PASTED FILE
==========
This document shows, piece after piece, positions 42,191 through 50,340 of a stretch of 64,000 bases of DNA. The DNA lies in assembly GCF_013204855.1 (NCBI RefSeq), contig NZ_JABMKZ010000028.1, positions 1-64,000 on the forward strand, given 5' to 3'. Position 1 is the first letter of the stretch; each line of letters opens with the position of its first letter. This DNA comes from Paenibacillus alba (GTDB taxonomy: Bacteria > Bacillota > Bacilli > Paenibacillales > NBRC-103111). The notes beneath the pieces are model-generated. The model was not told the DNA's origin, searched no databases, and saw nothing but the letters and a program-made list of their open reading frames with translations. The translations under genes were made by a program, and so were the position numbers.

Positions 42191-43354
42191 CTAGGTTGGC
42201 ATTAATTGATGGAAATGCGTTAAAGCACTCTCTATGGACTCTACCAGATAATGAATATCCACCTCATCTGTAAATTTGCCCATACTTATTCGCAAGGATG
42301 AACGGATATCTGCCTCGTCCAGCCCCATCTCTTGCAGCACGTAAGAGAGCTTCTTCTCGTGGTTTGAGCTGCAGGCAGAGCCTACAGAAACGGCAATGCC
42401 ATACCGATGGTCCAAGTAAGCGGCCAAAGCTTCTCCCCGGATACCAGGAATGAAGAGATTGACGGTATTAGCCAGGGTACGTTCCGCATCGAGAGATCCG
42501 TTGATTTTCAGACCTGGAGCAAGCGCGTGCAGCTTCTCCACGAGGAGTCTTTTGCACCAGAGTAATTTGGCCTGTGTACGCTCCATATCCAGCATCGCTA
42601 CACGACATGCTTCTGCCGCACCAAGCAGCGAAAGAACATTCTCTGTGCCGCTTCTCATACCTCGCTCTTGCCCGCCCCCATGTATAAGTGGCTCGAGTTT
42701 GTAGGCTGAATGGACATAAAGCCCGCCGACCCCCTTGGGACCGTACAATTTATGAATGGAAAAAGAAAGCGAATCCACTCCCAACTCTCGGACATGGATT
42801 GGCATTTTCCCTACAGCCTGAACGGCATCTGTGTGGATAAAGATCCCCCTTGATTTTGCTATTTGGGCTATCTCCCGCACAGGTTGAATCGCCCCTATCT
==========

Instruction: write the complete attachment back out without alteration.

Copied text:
This document shows, piece after piece, positions 42,191 through 50,340 of a stretch of 64,000 bases of DNA. The DNA lies in assembly GCF_013204855.1 (NCBI RefSeq), contig NZ_JABMKZ010000028.1, positions 1-64,000 on the forward strand, given 5' to 3'. Position 1 is the first letter of the stretch; each line of letters opens with the position of its first letter. This DNA comes from Paenibacillus alba (GTDB taxonomy: Bacteria > Bacillota > Bacilli > Paenibacillales > NBRC-103111). The notes beneath the pieces are model-generated. The model was not told the DNA's origin, searched no databases, and saw nothing but the letters and a program-made list of their open reading frames with translations. The translations under genes were made by a program, and so were the position numbers.

Positions 42191-43354
42191 CTAGGTTGGC
42201 ATTAATTGATGGAAATGCGTTAAAGCACTCTCTATGGACTCTACCAGATAATGAATATCCACCTCATCTGTAAATTTGCCCATACTTATTCGCAAGGATG
42301 AACGGATATCTGCCTCGTCCAGCCCCATCTCTTGCAGCACGTAAGAGAGCTTCTTCTCGTGGTTTGAGCTGCAGGCAGAGCCTACAGAAACGGCAATGCC
42401 ATACCGATGGTCCAAGTAAGCGGCCAAAGCTTCTCCCCGGATACCAGGAATGAAGAGATTGACGGTATTAGCCAGGGTACGTTCCGCATCGAGAGATCCG
42501 TTGATTTTCAGACCTGGAGCAAGCGCGTGCAGCTTCTCCACGAGGAGTCTTTTGCACCAGAGTAATTTGGCCTGTGTACGCTCCATATCCAGCATCGCTA
42601 CACGACATGCTTCTGCCGCACCAAGCAGCGAAAGAACATTCTCTGTGCCGCTTCTCATACCTCGCTCTTGCCCGCCCCCATGTATAAGTGGCTCGAGTTT
42701 GTAGGCTGAATGGACATAAAGCCCGCCGACCCCCTTGGGACCGTACAATTTATGAATGGAAAAAGAAAGCGAATCCACTCCCAACTCTCGGACATGGATT
42801 GGCATTTTCCCTACAGCCTGAACGGCATCTGTGTGGATAAAGATCCCCCTTGATTTTGCTATTTGGGCTATCTCCCGCACAGGTTGAATCGCCCCTATCT